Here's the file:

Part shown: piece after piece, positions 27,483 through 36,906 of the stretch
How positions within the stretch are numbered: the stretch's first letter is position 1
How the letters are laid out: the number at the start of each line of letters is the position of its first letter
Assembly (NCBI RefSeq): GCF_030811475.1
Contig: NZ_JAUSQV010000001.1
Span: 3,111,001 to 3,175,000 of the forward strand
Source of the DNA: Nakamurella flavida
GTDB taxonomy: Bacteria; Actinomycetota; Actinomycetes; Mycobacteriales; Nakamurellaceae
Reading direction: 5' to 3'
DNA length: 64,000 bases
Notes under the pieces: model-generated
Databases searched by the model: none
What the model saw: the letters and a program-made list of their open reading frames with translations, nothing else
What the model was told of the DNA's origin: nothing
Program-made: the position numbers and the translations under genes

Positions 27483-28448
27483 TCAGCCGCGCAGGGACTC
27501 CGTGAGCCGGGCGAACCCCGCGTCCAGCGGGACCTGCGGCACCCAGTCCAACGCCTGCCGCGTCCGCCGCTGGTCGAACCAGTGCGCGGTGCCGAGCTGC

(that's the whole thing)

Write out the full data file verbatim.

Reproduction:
Part shown: piece after piece, positions 27,483 through 36,906 of the stretch
How positions within the stretch are numbered: the stretch's first letter is position 1
How the letters are laid out: the number at the start of each line of letters is the position of its first letter
Assembly (NCBI RefSeq): GCF_030811475.1
Contig: NZ_JAUSQV010000001.1
Span: 3,111,001 to 3,175,000 of the forward strand
Source of the DNA: Nakamurella flavida
GTDB taxonomy: Bacteria; Actinomycetota; Actinomycetes; Mycobacteriales; Nakamurellaceae
Reading direction: 5' to 3'
DNA length: 64,000 bases
Notes under the pieces: model-generated
Databases searched by the model: none
What the model saw: the letters and a program-made list of their open reading frames with translations, nothing else
What the model was told of the DNA's origin: nothing
Program-made: the position numbers and the translations under genes

Positions 27483-28448
27483 TCAGCCGCGCAGGGACTC
27501 CGTGAGCCGGGCGAACCCCGCGTCCAGCGGGACCTGCGGCACCCAGTCCAACGCCTGCCGCGTCCGCCGCTGGTCGAACCAGTGCGCGGTGCCGAGCTGC